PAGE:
In 1950, a pair of Siamese cats created a litter containing three hairless kittens in Paris, France. The results were repeated in the same team’s subsequent matings, but no new hairless kittens were produced by breeding the parents to other Siamese cats. Other hairless felines emerged in Morocco, Australia, North Carolina, and in 1966 in Roncesvalles, Toronto, Ontario, Canada, where a pair of domestic shorthairs created a litter that included a hairless kitten named Prune. The breeder acquired the parents and started the breeding program; the breed was named Canadian Hairless. Prune was married to his mother, who had developed a hairless kitten.

In 1970, the provisional breed status was given to CFA. This line had several difficulties; the gene pool was limited, and many kittens died of undiagnosed health problems. In 1971, CFA revoked its acceptance due to worries regarding the health of the breed. Dr. Hugo Hernandez sent the last Prune line to Holland in the 1970s. Two hairless female kittens believed to be similar to Prune were found in Toronto in 1978 and 1980. They were sent to Holland to be brought up with Prune’s last remaining male offspring. There was a mother who had bred, but she had lost her litter. None of Prune’s descendants have gone on to become the Sphynx breed that we know today.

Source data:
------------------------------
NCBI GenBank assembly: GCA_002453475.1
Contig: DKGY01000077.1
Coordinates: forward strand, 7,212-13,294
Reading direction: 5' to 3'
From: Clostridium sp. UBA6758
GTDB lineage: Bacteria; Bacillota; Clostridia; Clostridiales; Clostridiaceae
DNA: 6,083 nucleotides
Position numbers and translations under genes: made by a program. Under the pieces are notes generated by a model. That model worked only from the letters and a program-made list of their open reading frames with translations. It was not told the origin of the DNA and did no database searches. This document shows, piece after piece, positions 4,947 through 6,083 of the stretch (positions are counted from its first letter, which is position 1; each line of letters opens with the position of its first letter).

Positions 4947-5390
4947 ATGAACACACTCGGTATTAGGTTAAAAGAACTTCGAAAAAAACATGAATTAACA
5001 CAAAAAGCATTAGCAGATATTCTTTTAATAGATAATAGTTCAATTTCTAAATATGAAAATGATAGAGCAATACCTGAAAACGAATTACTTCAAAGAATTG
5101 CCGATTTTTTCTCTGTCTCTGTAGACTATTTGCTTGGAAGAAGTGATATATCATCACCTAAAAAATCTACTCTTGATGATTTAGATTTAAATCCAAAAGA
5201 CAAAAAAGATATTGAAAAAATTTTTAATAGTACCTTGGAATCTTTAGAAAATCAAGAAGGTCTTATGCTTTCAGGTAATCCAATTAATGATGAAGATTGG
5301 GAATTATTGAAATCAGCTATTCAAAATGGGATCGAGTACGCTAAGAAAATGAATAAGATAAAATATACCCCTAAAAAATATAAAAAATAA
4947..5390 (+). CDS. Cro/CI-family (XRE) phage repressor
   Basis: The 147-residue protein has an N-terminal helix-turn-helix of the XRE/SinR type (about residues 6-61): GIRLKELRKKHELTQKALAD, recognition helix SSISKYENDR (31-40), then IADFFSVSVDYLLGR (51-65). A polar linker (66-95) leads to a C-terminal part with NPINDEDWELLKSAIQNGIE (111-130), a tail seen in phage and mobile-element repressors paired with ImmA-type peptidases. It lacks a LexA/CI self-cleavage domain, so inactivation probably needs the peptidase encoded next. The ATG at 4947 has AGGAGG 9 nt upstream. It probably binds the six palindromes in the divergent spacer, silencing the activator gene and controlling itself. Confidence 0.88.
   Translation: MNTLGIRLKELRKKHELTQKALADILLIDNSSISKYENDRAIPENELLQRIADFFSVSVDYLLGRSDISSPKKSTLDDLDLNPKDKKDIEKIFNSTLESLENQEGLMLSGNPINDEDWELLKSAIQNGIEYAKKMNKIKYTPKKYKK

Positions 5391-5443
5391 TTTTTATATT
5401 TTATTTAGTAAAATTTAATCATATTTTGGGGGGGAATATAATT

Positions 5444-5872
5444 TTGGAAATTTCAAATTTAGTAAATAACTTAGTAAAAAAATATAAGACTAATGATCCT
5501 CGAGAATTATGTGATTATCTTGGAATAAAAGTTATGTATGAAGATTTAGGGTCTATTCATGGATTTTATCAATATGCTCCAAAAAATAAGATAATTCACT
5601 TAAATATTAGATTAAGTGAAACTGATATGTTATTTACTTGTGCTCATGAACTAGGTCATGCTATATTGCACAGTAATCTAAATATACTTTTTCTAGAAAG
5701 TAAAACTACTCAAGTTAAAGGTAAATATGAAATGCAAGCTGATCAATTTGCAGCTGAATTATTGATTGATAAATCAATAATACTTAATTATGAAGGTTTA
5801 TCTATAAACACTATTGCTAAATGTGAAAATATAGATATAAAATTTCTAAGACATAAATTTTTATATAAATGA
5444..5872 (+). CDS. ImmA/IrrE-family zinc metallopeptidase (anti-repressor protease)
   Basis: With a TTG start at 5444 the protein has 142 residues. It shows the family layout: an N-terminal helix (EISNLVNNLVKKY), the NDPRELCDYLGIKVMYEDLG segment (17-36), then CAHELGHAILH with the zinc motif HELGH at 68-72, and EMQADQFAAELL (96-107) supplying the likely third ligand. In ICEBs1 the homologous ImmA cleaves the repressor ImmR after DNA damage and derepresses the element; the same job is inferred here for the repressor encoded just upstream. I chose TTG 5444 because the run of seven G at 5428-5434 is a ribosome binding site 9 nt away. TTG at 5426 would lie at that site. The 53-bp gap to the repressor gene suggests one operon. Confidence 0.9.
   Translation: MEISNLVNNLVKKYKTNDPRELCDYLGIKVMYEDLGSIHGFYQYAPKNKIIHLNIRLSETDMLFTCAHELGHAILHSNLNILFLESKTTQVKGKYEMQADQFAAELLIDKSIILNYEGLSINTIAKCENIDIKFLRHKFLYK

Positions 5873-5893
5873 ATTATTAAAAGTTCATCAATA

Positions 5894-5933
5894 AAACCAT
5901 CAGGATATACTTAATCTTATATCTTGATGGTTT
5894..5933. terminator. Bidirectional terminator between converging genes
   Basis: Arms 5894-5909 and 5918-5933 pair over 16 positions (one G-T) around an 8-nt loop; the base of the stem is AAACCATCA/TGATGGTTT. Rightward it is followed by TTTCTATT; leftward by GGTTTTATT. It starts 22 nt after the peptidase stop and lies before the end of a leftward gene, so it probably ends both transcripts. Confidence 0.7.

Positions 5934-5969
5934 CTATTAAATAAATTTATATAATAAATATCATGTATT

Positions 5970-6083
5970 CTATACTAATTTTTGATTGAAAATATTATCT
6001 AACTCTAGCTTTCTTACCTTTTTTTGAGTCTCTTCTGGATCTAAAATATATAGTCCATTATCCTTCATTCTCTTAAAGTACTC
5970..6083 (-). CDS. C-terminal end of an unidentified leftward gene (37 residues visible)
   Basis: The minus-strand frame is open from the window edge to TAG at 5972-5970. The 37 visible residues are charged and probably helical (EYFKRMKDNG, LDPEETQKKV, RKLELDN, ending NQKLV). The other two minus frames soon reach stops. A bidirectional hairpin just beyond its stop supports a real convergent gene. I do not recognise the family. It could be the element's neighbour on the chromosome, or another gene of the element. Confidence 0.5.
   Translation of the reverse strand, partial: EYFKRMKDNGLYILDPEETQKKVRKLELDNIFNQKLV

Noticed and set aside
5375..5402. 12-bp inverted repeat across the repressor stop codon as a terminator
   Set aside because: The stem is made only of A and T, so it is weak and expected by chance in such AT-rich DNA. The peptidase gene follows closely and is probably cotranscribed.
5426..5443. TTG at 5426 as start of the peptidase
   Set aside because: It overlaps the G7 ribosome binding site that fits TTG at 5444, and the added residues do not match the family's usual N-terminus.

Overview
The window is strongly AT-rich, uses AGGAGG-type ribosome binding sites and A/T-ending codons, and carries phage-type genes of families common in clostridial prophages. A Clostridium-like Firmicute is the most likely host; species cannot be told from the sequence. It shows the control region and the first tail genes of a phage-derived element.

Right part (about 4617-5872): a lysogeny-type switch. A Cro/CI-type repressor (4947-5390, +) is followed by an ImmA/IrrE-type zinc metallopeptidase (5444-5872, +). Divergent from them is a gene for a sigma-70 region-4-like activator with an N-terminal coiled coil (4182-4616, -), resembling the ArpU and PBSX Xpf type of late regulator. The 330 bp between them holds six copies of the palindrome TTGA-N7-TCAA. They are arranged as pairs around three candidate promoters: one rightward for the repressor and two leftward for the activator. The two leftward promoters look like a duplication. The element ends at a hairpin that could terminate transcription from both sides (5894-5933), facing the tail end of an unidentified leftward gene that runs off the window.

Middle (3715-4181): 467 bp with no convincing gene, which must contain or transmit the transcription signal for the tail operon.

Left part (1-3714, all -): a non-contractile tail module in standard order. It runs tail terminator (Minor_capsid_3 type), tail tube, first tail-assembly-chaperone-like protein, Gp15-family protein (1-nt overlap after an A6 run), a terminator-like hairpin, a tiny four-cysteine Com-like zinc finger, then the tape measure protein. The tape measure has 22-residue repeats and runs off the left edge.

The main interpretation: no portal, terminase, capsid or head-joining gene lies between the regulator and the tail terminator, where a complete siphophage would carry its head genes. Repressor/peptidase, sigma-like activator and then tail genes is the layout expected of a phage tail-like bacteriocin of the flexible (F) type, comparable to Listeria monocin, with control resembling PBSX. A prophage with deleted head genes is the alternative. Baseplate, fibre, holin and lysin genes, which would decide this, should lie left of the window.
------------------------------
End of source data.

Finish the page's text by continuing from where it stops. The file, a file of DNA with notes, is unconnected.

In 1975, Minnesota farm owners Milt and Ethelyn Pearson discovered that a hairless kitten was born to their usual farm cat, Jezabelle. This kitten, named Epidermis, was followed the next year by another hairless kitten named Dermis. Both were sold to Oregon breeder Kim Mueske, who used the kittens to develop the Sphynx breed. Georgiana Gatenby of Brainerd, Minnesota, has also worked with Pearson line cats, using Cornish Rex as an outcross.